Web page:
We bought bags of kibble from a variety of retailers. We tested big brands alongside small niche companies. The result? A market snapshot of thirteen pet food brands. In this quick 15 minute webinar, Scott Campbell reviews the findings.
- which brands came close to exceeding the 10% moisture limit.
- what some big brands do much better than small ones.
- which brands over-pack—and which ones don’t quite meet the minimum.
- the projected costs of inconsistency in packaging and drying.
Presenter: Scott Campbell reveals the findings of the METER Food Lab. He has visited dozens of pet food manufacturers in his quest to help them collect data and use it to consistently make great product.
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- Talk to a product expert.
Brad Newbold: Hello everyone and welcome to our Market Snapshot: Pet Food webinar. Today’s presentation will be fifteen minutes, followed by five minutes of Q&A. If you have a question during the webinar, type it into the questions pane. You can submit a question at any time. We will keep track of these questions submitted during this portion to answer during the Q&A. To answer our most commonly asked questions in advance, we will be sending out links to the on-demand webinar and the slides to everyone who attended today’s webinar. Those will be available a day or two following the webinar. Now I’m going to hand the microphone to Scott Campbell, today’s presenter.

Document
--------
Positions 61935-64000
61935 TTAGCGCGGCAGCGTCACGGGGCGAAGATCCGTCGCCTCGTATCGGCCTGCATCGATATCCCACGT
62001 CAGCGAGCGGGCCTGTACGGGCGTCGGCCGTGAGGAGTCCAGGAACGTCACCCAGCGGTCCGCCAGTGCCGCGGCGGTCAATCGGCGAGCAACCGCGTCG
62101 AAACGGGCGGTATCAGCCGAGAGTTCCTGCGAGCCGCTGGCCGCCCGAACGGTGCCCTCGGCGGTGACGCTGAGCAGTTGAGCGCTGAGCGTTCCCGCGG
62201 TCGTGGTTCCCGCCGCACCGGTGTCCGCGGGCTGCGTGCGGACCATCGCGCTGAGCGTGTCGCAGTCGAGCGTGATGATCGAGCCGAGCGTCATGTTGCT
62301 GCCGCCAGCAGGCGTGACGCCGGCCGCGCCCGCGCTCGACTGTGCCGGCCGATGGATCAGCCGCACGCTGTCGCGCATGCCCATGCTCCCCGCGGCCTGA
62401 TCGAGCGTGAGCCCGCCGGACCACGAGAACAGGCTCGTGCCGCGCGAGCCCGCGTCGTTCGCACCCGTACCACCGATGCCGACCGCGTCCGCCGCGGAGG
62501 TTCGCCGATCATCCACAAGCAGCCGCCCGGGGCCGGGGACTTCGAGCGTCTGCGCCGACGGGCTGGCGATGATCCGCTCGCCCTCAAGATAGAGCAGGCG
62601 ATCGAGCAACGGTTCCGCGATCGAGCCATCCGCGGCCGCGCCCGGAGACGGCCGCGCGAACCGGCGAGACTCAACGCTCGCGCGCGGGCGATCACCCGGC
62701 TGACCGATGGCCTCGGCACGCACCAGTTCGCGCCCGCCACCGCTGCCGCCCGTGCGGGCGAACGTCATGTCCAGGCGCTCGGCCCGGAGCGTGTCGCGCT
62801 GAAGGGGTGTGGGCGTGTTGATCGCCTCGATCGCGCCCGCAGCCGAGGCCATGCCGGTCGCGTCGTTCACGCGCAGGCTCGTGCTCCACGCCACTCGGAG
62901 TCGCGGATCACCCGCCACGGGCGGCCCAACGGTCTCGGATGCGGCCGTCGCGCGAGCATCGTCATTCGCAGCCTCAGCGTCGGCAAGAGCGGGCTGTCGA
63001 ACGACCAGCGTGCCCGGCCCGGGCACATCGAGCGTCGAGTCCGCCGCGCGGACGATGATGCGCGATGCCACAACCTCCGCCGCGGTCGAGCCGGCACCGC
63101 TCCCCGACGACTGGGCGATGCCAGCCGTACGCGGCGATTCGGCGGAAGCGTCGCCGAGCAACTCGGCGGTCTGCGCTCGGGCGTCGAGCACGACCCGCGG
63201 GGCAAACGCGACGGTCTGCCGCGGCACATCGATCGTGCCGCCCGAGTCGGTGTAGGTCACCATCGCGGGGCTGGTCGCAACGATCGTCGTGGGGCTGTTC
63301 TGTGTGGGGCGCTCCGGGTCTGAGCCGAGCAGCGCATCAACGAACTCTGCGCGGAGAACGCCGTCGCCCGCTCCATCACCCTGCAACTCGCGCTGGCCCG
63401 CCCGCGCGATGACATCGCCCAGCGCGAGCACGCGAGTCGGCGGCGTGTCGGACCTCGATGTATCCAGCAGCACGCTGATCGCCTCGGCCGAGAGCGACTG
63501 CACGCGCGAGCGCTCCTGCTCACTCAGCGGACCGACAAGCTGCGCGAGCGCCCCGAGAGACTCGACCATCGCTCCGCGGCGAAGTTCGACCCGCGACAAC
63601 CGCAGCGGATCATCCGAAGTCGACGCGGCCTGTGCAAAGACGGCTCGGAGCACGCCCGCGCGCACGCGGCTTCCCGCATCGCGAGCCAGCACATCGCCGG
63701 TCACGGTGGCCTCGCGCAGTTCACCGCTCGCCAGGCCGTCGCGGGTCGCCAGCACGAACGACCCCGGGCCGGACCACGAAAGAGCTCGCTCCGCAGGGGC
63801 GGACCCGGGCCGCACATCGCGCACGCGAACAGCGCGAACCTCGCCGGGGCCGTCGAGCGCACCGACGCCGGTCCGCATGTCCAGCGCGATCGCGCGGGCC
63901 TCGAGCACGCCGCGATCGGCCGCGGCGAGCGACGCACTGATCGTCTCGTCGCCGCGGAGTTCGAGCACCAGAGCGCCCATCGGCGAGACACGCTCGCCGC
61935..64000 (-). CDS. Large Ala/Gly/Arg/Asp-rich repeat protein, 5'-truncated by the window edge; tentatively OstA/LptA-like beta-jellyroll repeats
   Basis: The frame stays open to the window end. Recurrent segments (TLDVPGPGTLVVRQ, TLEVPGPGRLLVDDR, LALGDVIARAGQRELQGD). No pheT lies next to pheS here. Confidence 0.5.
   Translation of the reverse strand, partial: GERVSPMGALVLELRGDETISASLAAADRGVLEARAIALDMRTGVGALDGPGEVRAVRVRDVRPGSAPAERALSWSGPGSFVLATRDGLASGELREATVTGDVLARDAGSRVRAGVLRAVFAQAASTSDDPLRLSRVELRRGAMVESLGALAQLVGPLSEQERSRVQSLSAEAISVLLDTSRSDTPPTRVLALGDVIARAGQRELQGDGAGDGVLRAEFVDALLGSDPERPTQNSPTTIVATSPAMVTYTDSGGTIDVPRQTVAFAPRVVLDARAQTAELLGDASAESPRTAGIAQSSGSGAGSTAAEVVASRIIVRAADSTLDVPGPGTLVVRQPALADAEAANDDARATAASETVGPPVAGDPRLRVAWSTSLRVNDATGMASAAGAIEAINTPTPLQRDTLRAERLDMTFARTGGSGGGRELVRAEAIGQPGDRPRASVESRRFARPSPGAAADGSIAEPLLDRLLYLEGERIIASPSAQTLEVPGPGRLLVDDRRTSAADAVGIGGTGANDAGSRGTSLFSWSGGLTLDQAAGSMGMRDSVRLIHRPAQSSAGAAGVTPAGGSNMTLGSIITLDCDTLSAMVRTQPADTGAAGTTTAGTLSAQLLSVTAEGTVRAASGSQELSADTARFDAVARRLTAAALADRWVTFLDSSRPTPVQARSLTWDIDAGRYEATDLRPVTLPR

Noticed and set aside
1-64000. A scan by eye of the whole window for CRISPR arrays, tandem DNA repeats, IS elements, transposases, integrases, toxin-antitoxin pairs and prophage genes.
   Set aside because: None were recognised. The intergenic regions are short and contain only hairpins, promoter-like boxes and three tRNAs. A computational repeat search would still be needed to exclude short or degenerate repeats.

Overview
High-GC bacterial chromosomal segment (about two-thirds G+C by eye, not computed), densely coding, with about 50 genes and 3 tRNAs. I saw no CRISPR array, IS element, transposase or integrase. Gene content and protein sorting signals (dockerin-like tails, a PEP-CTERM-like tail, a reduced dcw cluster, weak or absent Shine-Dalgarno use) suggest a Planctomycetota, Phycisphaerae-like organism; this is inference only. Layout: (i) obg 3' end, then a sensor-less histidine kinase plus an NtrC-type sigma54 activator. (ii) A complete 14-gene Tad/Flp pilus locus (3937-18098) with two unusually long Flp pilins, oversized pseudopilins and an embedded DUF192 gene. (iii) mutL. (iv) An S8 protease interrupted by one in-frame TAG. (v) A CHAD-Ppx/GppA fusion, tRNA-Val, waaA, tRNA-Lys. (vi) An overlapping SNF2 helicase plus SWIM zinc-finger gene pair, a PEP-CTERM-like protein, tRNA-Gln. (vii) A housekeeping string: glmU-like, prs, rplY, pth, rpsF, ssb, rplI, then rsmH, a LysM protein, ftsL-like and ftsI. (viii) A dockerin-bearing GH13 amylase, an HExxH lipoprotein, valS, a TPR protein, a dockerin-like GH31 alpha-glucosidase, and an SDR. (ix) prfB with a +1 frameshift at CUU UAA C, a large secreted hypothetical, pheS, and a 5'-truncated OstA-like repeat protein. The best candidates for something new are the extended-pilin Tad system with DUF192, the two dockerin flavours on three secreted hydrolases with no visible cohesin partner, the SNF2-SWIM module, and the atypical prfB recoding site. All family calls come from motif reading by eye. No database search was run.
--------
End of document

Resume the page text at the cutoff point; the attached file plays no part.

Scott Campbell: Hello everyone and welcome to our discussion today. I want to start out by talking about standards, and something called the kibble balance. Although this is a pet food webinar, the kibble balance doesn’t have anything to do with pet food. There is a standard of weights and measures that everyone knows as the kilogram. What you may not know is that the kilogram is actually a cylinder of platinum and iridium that lives in a location outside of Paris and, as of the 1800s, was a standard that was created and it actually exists. You can touch it. Now there were some problems with that standard because every time people touched the cylinder, they were worried that they would either add or remove weight from it. Over the years they noticed that the weight of the kilogram, of that particular standard, had changed relative to other copies that were made of it. After many years, in fact just last year, they decided that the kilogram – the chunk of metal – needed to be retired. They replaced it with a new standard based on Planck’s constant – something that will never change – and that is implemented in something called the kibble balance, that now officially and internationally replaces the kilogram. They had one standard everybody was adhering to and replaced it with a better one.